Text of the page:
According to a new study, hugs from rat mothers make baby rats less likely to grow up into little rat drug addicts. Go home and hug your rats, everybody!
A Duke press release (via Strollerderby) reports that researchers got one group of rat mothers to pay extra attention to their babies, by removing the babies from the cage for short periods of time and then putting them back in. They let another group raise their kids normally. Then they put both groups of ratlings through an experiment designed to test their cravings for morphine. The extra-loved rats liked morphine just fine the first time they got it, but once it was withdrawn, their cravings disappeared over time. But the normal, average-love rat babies maintained cravings for much longer.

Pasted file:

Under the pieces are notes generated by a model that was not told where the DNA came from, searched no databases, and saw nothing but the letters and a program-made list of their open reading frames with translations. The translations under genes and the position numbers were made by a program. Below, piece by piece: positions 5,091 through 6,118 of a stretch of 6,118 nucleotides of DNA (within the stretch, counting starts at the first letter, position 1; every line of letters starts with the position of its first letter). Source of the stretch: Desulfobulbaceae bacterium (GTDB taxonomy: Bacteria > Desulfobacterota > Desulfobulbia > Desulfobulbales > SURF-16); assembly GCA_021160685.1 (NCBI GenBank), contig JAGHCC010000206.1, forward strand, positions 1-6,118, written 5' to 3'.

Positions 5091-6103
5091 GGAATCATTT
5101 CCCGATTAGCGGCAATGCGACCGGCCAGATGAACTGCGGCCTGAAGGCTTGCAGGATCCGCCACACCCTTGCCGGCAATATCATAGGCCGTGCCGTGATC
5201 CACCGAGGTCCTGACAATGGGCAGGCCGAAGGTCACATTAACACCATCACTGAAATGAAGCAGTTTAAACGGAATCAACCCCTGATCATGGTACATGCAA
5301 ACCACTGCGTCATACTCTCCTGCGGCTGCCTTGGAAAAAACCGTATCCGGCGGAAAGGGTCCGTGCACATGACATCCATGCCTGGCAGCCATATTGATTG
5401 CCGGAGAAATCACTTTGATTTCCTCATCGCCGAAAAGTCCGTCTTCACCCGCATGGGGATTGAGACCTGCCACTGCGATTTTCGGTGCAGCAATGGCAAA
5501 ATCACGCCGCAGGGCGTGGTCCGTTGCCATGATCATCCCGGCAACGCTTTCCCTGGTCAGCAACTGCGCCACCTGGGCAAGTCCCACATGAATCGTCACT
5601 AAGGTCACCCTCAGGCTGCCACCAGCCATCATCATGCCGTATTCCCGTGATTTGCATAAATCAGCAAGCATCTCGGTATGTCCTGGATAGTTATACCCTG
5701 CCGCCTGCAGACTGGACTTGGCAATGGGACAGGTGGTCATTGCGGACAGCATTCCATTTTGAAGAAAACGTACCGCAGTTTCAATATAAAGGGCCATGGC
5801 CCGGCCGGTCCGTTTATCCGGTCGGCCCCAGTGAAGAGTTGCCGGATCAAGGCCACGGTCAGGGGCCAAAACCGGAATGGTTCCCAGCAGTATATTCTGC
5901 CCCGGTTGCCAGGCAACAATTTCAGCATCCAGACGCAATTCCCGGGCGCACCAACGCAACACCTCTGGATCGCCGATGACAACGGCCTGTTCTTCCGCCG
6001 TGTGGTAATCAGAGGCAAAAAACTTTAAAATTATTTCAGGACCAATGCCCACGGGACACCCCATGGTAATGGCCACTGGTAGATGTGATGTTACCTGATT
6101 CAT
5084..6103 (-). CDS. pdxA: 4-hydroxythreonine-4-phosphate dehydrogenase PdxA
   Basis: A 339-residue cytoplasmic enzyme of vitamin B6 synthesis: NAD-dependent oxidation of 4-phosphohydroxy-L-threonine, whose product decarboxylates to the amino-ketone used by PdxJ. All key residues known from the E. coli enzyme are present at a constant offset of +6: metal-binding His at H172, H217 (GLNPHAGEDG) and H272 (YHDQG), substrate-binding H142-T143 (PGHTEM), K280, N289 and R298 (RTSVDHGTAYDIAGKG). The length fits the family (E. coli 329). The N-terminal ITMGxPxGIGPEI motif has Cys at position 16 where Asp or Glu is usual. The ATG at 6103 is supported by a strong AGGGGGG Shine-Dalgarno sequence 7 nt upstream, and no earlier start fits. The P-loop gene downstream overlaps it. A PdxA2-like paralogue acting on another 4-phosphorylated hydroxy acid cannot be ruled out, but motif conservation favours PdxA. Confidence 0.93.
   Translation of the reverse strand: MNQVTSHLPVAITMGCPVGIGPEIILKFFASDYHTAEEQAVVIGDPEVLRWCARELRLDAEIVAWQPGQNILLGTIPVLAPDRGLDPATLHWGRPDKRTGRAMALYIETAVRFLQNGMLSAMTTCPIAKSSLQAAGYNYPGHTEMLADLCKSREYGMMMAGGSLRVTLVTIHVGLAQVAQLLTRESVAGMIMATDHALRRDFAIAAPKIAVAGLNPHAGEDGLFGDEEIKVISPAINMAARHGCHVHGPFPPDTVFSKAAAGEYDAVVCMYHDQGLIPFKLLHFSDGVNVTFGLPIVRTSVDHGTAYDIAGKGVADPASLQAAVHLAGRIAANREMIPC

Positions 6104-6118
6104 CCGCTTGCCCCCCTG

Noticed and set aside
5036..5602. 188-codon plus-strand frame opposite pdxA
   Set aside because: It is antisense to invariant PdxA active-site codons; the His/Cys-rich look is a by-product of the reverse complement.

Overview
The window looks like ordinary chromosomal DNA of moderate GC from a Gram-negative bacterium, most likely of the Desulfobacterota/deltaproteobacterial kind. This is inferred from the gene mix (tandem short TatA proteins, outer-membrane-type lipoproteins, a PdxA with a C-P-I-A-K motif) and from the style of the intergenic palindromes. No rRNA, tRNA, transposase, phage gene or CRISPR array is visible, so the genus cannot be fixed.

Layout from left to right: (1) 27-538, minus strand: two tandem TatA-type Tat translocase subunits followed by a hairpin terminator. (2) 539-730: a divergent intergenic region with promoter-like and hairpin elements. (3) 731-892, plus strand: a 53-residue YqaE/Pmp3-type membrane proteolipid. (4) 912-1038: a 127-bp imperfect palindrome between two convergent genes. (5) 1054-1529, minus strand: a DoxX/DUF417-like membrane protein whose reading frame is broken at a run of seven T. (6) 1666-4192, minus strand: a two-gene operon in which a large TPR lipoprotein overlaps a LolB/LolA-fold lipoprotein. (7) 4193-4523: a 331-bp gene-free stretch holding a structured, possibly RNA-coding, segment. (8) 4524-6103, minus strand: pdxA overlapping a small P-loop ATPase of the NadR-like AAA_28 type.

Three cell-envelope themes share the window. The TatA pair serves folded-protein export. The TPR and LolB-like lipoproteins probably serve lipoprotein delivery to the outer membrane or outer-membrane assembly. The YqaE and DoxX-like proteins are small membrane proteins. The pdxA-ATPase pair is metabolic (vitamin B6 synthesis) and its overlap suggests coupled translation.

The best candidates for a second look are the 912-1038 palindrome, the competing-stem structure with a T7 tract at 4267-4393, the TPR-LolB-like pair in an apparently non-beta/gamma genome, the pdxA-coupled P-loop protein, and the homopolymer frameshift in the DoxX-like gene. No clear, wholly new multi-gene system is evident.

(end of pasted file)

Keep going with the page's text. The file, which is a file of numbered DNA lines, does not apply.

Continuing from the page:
The study authors say the extra doses of maternal touch upped the rat babies' levels of interleukin-10, an anti-inflammatory molecule that also reduces cravings. In a followup experiment, when the researchers gave normal rats a drug that stimulated the production of this molecule, they were way less into morphine. Says study coauthor Mark Hutchinson, "Two exciting things have been uncovered by this groundbreaking research. One, we have proven a mother's touch changes brain function and two, we have demonstrated an exciting way to intervene in the cycle of drug abuse." It's not clear whether either hugs or interleukin drugs would work in humans, but if you want to keep your rats off drugs, you should probably give them a lot of affection. Oh, and keep them away from your hamsters.
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